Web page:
The Activity of the European Court of Human Rights: How Much of a Threat Is It to Russia's National Security?

Author: O.P. SIBILEVA

Senior Lieutenant O.P. SIBILEVA

Abstract. The author examines Russia's national security problems originating from the flaws in its legal system and takes a close look at the operation of Russian courts and the European Court of Human Rights.

Keywords: national security of the Russian Federation, human rights, judicial system of the Russian Federation.

Paragraph 6 of the Russian Federation's National Security Strategy to 2020 signed into law by the President in his Decree # 537 on May 12, 2009,1 offers a definition of national security as "the status of protection of the individual, society, and the state against internal and external threats that safeguards the constitutional rights, freedoms, decent quality of life and living standards of the citizens, and the sovereignty, territorial integrity, and sustainable development of the Russian Federation, and the defense and security of the state."

The national security of the Russian Federation is maintained by the determined efforts of government and nongovernmental institutions and citizens to identify and forestall threats to the individual, society, and the state, and to protect the national interests of the Russian Federation.2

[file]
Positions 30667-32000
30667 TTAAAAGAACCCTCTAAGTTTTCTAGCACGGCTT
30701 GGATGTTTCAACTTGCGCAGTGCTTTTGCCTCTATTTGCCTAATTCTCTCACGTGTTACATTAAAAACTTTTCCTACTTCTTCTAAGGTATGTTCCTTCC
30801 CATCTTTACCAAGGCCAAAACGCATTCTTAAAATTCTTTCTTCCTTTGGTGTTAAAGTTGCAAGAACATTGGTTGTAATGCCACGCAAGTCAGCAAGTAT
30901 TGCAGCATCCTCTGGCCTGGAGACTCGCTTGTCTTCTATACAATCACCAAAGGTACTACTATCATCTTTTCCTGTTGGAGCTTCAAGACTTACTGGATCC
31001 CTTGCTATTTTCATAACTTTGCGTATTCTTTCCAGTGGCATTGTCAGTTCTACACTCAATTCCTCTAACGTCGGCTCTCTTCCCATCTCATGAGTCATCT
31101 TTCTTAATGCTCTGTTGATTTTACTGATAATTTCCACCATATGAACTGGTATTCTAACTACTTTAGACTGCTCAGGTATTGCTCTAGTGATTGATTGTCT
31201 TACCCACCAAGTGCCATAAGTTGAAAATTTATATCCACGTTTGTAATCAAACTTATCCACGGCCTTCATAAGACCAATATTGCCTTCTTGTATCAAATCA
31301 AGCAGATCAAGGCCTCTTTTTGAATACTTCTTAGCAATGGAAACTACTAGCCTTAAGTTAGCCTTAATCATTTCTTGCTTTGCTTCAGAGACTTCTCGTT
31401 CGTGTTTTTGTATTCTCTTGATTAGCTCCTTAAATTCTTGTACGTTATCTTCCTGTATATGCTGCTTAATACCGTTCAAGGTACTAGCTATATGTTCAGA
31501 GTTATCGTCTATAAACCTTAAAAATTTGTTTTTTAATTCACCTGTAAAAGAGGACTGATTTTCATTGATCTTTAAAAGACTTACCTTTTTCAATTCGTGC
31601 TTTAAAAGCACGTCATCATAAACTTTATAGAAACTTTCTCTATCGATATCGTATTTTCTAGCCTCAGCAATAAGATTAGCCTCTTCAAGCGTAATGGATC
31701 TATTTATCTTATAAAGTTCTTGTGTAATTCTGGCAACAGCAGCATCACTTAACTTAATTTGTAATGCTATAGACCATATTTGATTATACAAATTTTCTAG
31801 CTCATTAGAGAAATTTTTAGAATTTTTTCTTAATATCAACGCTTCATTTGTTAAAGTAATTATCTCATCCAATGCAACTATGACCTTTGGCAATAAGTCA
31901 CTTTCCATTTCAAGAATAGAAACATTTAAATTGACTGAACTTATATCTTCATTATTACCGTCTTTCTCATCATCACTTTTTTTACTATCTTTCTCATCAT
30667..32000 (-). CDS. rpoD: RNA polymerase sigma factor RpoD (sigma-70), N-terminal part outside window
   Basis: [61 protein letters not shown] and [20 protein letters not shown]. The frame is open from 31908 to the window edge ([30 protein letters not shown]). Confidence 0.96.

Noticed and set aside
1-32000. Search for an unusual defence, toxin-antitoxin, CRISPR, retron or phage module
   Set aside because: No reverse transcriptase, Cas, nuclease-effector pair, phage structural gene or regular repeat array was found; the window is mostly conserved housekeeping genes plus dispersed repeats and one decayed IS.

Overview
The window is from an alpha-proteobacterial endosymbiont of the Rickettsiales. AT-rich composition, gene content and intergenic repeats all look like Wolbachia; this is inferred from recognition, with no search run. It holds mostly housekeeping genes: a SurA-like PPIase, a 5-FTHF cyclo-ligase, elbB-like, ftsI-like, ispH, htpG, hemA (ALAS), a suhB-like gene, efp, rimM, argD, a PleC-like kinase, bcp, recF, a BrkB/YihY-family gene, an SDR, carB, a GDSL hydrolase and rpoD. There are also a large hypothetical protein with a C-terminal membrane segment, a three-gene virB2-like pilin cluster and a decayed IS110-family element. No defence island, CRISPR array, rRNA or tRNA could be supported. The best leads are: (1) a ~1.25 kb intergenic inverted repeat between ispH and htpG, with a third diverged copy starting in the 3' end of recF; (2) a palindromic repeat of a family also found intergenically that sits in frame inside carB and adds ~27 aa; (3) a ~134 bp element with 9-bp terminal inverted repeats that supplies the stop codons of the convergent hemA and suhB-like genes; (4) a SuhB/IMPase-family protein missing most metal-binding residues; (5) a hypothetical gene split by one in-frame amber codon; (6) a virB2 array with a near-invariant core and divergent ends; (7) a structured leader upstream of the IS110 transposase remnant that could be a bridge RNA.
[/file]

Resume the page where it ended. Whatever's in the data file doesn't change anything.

All branches of government, including the judiciary that in, in the view of some authors, the legal foundation for a country's national security system and statehood,3 guarantor of its citizens' constitutional rights and liberties, recognizes and reinstates equity, and rules on measures to be applied against a wrongdoer,4 are involved in maintaining national security.

The Russian Federation proclaimed itself to be a law-abiding state and declared the individual and his rights and freedoms to be of supreme value5 16 years ago, on May 5, 1998, and ratified the 1950 European Convention for the Protection of Human Rights and Fundamental Freedoms, and from that date on, all persons residing legally on its territory have been entitled to appeal to the

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European Court of Human Rights in Strasbourg, France (hereinafter the European Court, ...

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